Businesses hampered by skills shortage
Some six out of ten firms say that a lack of skills is holding back their ability to develop and grow.
The figures come from the latest skills survey carried out by the Institute of Directors (IoD).
According to the survey, a third of respondents (31 per cent) were struggling to fill workplace vacancies. The main cause was a shortage of applicants with the requisite skills, with almost three-quarters of hard-to-fill positions blamed on a lack of candidates with the necessary qualifications or experience.
Even more significant than skills-related recruitment difficulties were skills weaknesses in existing workforces. On average, firms reporting skills gaps estimated that 24 per cent of their employees lacked the skills needed to carry out their duties to the appropriate level.
Overall, some 58 per cent of respondents to the poll said that skills gaps and shortages were having a negative impact on the ability of their firms to grow and develop.
The effects could be seen in the form of higher operational costs (32 per cent), compromised quality (34 per cent), lost orders (25 per cent), stifled innovation (33 per cent) and increased workloads for other employees (61 per cent).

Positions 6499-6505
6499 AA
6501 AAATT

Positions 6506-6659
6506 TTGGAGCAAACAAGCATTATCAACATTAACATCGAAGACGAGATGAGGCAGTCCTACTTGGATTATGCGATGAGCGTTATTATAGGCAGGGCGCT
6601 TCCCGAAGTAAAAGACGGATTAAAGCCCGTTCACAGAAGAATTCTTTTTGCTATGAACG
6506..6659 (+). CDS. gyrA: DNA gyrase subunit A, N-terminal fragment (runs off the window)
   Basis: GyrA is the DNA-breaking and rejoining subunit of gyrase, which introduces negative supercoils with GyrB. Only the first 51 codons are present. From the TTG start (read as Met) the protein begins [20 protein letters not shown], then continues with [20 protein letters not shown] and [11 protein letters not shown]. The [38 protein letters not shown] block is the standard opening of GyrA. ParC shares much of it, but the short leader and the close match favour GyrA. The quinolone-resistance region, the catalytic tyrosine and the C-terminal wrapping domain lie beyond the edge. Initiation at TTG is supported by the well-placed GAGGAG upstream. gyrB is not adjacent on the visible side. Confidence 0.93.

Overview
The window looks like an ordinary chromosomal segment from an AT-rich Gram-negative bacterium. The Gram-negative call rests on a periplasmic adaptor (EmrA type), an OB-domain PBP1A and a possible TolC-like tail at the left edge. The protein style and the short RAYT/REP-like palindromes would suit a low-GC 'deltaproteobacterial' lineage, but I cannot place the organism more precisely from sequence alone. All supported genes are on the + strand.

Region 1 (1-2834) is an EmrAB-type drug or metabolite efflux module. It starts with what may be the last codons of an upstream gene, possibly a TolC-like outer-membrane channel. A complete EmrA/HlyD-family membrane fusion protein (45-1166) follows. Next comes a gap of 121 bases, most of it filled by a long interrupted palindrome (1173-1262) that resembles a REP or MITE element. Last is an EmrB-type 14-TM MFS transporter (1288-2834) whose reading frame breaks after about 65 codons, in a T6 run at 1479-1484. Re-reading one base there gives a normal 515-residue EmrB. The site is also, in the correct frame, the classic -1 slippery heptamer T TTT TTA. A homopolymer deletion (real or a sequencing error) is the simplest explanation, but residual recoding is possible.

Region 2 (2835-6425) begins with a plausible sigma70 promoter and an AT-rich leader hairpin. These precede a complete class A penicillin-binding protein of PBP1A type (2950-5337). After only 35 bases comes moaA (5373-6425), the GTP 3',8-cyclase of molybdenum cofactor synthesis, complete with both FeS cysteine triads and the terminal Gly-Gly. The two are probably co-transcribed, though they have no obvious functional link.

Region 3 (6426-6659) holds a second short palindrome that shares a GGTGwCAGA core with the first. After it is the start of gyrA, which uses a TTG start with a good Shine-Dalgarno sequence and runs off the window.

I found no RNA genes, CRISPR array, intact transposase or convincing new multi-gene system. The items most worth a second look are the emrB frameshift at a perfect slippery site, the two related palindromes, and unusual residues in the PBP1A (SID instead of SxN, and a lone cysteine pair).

Commenting on the survey results, Miles Templeman, director-general of the IoD, said: “It is disturbing that at a time of economic weakness, the growth of the private sector is being held back by skills shortages. Businesses want to invest in training and are doing so on a large scale already, but they would invest even more if the government took some radical steps to deliver a better overall business environment.
“Excessive employment regulation and an uncompetitive tax system effectively eat up resources that businesses could use to fund training. The government needs to put more emphasis on sorting out these problems if it wants to tackle skills shortages. The biggest barrier to greater employer investment in training is a lack of resource, not a lack of law.”